I have always been partial to the 1858 Geosphere ever since it was launched in 2018. It is a good-looking watch that offers a lot for the money, making it one of the brand’s more compelling offerings in recent times.Not only is the case well sized and comfortable, it also carries a unique bunch of complications that are the most useful for everyday life, with a date, worldtimer and dual timezone all somehow packed into one watch. Yet all this is done in a way that doesn’t sacrifice legibility and purpose, adding for good measure as a counterpoint to its technical prowess, a hint of wanderlust, in the form of the view of the earth from both the northern and southern hemisphere on the dial. The Geosphere is easily one of Montblanc’s best watches and possibly a contender for iconic status in the future. In fact, I said as much in my article on the Bronze cased version which I got a chance to test-drive over a month. Click here for article.
As for the brand’s recent push towards being associated with exploration and the outdoors, the Geosphere that I got to wear while swimming the ancient caves of Vietnam survived and survived well, so for me at least, I have no issues with this direction. Mountains are after all not just for achievements celebrated with fountain pens after all.
For Watches & Wonders 2020, the brand has doubled down on the Geosphere, introducing a new version of the watch with a blue theme and some technical enhancements.
The marketing visuals say as much, whereas the previous versions of the watch had a more forest green and brown theme going for it, this new blue themed Montblanc looks especially suitable to be worn under conditions of snow and ice.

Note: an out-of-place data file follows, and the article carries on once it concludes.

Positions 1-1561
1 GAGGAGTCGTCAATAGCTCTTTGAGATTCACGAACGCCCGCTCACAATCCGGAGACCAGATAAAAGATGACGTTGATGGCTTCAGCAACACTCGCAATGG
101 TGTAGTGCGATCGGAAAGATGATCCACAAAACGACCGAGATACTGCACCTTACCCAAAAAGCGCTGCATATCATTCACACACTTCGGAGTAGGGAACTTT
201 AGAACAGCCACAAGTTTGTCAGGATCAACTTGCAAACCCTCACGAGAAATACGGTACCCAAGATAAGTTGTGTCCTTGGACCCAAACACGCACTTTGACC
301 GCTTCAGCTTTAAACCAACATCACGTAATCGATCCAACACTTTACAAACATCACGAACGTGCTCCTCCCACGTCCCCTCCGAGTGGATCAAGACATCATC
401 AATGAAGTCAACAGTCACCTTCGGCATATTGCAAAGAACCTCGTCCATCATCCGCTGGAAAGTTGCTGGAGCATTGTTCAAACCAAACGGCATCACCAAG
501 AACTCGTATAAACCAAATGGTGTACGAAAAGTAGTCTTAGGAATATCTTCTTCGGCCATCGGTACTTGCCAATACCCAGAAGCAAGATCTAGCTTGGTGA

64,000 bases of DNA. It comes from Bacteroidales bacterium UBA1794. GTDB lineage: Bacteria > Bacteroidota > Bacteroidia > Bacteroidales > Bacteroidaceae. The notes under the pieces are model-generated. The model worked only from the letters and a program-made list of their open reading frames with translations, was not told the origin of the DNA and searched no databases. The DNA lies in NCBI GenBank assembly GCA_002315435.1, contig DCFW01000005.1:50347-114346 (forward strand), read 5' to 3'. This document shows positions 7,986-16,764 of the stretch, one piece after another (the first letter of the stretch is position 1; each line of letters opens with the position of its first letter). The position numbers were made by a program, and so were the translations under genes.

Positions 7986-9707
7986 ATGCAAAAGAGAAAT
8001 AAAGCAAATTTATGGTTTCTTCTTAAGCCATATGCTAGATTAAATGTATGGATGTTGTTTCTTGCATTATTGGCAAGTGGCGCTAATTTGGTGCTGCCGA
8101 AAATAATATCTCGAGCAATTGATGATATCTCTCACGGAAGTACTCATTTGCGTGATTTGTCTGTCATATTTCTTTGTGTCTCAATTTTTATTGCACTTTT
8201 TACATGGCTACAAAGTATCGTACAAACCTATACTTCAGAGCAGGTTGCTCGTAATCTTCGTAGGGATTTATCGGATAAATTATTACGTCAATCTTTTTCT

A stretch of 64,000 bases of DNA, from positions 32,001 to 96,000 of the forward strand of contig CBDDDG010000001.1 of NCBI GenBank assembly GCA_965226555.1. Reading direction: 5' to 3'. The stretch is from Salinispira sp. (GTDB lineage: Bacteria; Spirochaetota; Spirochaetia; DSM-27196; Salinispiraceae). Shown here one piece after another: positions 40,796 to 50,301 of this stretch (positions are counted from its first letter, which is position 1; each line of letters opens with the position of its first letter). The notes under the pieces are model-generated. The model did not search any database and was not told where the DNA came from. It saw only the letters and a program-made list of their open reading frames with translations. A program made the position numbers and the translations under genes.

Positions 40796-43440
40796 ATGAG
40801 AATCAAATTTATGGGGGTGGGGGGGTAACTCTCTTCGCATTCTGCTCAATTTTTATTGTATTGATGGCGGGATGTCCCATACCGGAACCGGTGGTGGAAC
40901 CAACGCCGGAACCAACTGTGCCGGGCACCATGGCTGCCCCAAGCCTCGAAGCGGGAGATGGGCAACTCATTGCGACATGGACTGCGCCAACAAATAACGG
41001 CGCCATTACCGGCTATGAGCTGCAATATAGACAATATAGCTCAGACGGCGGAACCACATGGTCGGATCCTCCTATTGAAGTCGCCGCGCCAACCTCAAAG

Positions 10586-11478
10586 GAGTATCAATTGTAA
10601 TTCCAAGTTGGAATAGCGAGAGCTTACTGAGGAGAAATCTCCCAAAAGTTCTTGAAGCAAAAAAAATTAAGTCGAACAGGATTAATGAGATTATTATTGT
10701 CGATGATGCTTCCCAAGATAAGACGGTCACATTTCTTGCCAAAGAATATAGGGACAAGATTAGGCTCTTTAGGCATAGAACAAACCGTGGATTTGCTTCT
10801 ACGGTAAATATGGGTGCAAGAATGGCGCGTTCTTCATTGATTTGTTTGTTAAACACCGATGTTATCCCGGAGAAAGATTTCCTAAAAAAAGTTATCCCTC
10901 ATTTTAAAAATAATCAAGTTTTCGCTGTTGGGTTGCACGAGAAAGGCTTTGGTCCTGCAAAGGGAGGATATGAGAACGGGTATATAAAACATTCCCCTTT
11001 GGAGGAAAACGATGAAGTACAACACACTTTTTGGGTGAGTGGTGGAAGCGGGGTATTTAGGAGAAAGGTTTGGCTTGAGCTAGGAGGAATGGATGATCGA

The graduated blue enamel dial with white elements presents a very different feel to the basic design and with a bezel also in blue ceramic, it all fits in very well.
One element though was a surprise, and that is Montblanc’s decision to have the new watch in Grade 5 titanium. Not only that, this is the first Geosphere that also comes with the option for a new bi-metal bracelet. What does bi-metal mean? Well, the bracelet is both in stainless steel and titanium, with the central links that look like “grains of rice” being polished stainless steel, with the outer bigger links in matte titanium.
The design of the bracelet straddles the line between being sporty and dressy, although in person it’s the titanium portion that makes a bit more of a statement with the stainless steel links just adding a slight amount of shine. If you’re using this watch for more everyday purposes, the bracelet does feel like it can transition well from casual to formal settings. However use it up a mountain, and the polished bits might turn matte quite quickly, and then it will look as sporty as sporty can be.Titanium is an interesting choice for a mountaineering watch, since I can imagine that the lightness would be of great value when carrying a lot of stuff up a mountain. Add to that the low thermal conductivity of the metal, meaning that it isn’t affected by temperature changes means that it is great for a cold environment, without the shock of frozen stainless steel on the wrist. Montblanc has made the right choice here, since the technical ingredients of the watch add up. The signature grey colour of titanium also adds to the technical aesthetic that the watch has, and also fits in to the general monochromatic theme of the collection.For those not too keen on the bracelet, the watch is also offered on a blue vintage Sfumato calf and alligator leather straps, and also a woven blue NATO strap.The rest of the details of this Geosphere have been seen before, for example the case-back with an engraving of the Montblanc mountain, with a compass and two crossed pick-axes, as well as the text for the Seven tallest summits on each continent.On the dial, there are also the same cathedral shaped hands with “cloisonné” design, with Arabic numerals coated in white Super-Luminova, and with the dial signed with the original Montblanc logo. The views of the northern and southern hemisphere as well come with blue luminova dots to denote the location of the seven tallest summits on each continent, as well as something new, a new blue luminova line to denote the longitude reference meridian through Greenwich in the UK. This means that the watch preserves its party trick of having the globes and the other important indications, glowing in the dark, but this time with the visibility of the reference meridian as well.